You Got A Question? Ask    GNOME Community!


Track satellites worldwide with Gpredict!

This post was made with an older stylesheet


This is the application main screen where you can spot the orbiting satellites or other objects like the ISS shown on the lower right, see if there is anything passing above your position (you can set multiple positions and easily change from one to the other), and get more information about the orbit info and the transponders of any satellite just by clicking it on the map.

One of the greatest things about gpredict is its almost limitless configurability in the user interface section. You can choose among many different layouts, placement behavior, different window mixes and sizes, and even set your own custom view. I can think of many applications that could make the life of their users much easier by doing something similar…


So, what can we use gpredict for? There can be three main things that gpredict can help you with and those are the radio control, antenna rotator control, and the visual observing of the passing satellites for those of you who live in low light pollution areas.

The radio device can be easily set up by tracking the satellite you are using and setting the same frequency with the one that your satellite is emits what you want to receive. All this is done by adding a radio device in the preferences.

The antenna rotators are also set up through the preferences, but in this case you should make sure that your device is properly supported by hamlib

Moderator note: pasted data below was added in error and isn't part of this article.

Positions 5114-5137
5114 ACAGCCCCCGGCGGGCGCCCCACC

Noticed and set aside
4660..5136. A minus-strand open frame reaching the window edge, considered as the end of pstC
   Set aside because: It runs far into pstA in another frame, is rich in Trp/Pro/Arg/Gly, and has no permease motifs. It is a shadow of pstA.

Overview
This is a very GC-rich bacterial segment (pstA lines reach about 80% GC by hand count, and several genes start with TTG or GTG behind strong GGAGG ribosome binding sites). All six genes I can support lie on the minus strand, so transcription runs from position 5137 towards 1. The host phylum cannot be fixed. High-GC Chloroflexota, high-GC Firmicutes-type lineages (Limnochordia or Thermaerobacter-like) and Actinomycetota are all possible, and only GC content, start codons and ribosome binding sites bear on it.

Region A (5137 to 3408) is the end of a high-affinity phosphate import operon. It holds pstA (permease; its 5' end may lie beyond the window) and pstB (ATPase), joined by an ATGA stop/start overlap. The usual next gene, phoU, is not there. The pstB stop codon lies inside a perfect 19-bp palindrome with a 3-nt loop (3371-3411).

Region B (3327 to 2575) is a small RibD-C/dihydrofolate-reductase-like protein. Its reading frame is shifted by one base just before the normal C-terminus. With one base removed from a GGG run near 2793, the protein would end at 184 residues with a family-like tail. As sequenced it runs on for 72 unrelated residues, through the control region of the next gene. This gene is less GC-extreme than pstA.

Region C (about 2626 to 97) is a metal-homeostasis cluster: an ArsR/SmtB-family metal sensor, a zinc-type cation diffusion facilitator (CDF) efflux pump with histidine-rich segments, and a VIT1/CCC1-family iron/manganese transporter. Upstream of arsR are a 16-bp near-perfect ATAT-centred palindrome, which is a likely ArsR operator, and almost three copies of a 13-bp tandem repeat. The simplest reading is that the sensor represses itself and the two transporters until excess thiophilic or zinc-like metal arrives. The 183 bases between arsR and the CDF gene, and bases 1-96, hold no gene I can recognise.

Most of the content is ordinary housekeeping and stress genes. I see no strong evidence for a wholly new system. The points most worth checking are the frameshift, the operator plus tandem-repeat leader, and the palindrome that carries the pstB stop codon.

The ability of Gpredict to precisely predict the future passes of selected objects allows you to expect certain orbiting objects of interest in a very specific time. This allows you to track passing satellites with a telescope, a pair of binoculars, or even your eyes if the skies are dark enough.

There are over 35000 satellites in orbit around the Earth, and you can see many of them depending on their size and distance from the surface. A good bet would be the biggest object that is the International Space Station (ISS), or the Hubble telescope that is also visible to the naked eye. Note that gpredict won’t provide any visibility information like the heavens above does, but will provide information and prediction about every pass, so the filtering of the visibility factor is your responsibility.

GPredict Website


 
  We can't watch comments unless G+ provides an API or if you send a notification, e.g +World Of Gnome
     Sometimes is better to place your questions on GNOME Community